To purchase car insurance, and to get an accurate quote on coverage and premium, you’ll need to provide specific information, and sometimes documentation.
Expect to provide the following:
- Your full name
- Date of birth
- Home address
- Driver’s license information
- Marital status
- Your occupation
- Anticipated annual mileage you expect to drive
- Whether or not you’ve completed any driver’s education courses
You’ll also need to provide complete information on the vehicle you’ll be driving.
That will include:
- the vehicle year
- make and model
- the mileage (if it’s a used car), and
- the vehicle identification number (VIN)
The vehicle identification number, or VIN, is usually displayed on the dashboard of the car, or on the inside of the driver side door.
However, you should usually be able to obtain the VIN number from either the person or the dealership you’re buying the vehicle from.
Types of Coverage to Consider
The most basic coverage you'll need is liability. As the name implies, it’s purpose is to pay a claim to another party if you are at-fault in an accident.
But there may be other coverages that are either required by law, or highly desirable.
Check with your state department of motor vehicles to find out exactly what the minimum required coverage is where you live.
Each state sets its own minimum coverage limits, and there may be additional requirements as well.
Liability coverage requirements are usually shown as a series of three numbers -- that will look something like 25/50/25.
Each number represents a specific requirement, in thousands.
- The first number represents liability for bodily injury or death to one party in an accident that’s determined to be your fault. The “25” means the minimum requirement is $25,000 for this portion of the liability.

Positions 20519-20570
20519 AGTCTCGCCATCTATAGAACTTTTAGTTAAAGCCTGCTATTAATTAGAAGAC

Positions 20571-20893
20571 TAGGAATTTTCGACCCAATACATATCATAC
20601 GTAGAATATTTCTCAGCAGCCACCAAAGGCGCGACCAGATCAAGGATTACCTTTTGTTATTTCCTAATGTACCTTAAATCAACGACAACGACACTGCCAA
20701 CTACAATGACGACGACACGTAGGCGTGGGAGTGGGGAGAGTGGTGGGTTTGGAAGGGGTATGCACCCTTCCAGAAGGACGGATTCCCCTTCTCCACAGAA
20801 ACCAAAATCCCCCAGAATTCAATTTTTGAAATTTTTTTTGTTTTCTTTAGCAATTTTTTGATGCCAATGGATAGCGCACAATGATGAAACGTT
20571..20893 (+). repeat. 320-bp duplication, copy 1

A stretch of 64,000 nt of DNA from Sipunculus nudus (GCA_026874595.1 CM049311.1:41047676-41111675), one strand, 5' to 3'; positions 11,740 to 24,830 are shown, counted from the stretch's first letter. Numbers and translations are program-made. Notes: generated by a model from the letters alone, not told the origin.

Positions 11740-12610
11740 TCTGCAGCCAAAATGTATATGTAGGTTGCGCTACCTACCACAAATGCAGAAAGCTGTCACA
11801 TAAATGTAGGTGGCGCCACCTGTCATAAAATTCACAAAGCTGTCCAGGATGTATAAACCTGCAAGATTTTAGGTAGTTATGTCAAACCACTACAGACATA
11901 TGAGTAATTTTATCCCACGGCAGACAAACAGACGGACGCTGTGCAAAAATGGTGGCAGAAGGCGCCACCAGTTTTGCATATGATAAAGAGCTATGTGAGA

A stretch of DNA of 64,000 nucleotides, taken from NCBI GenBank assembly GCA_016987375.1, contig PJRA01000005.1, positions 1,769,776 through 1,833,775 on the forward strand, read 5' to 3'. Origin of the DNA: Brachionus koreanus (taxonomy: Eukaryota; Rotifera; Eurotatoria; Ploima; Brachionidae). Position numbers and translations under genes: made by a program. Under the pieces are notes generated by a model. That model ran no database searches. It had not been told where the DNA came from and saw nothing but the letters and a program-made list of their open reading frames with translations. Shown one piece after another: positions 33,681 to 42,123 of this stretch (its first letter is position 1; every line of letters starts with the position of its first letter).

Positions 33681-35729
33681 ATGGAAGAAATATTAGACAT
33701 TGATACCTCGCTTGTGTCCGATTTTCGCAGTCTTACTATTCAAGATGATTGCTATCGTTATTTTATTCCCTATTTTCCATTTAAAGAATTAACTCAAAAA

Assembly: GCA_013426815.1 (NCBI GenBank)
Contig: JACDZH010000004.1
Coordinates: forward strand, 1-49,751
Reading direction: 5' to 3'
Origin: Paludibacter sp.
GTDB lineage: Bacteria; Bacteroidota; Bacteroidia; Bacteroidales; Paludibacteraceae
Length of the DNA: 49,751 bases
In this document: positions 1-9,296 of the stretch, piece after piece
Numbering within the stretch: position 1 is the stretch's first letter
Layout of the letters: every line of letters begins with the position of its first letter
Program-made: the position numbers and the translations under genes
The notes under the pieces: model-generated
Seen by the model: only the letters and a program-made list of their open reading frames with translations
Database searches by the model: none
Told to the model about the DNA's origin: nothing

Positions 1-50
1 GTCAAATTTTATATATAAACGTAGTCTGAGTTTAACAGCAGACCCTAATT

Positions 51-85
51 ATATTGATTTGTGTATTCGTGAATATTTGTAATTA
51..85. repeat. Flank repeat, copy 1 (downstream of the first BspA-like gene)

- The second number represents the liability for bodily injury or death to two or more parties in an accident that’s determined to be your fault. The “50” means the minimum requirement is $50,000 for this portion of the liability.
- The third number is what the insurance company will pay for property damage you cause. The “15” means the minimum requirement is $15,000.
Though the temptation is typically to go for no more than the minimum required coverage – especially for new drivers – that isn’t always the best strategy.
As a general rule, your liability limits should roughly approximate your net worth.
If that’s $50,000, you might want to choose a policy with liability limits of 50/100/50. But if you’re a new driver, and have few assets, you can opt for minimum coverage.
Optional Coverages for New Drivers
There’s a long list of additional coverage types, some of which may be required in your state, while others are completely optional.
Common examples are as follows:
This is an option that will pay your expenses if you’re involved in an accident that’s the fault of another party, who either has minimum coverage or no insurance at all.
In some states, it’s required, but it’s highly desirable, even if it isn’t.
Personal injury protection (PIP)
Some states require this coverage if they operate under no-fault car insurance laws.
That’s where drivers recover from their own insurance companies, regardless of which party is at fault. PIP will cover medical bills and lost wages.
(Be aware that no-fault states typically limit your ability to sue to recover damages.)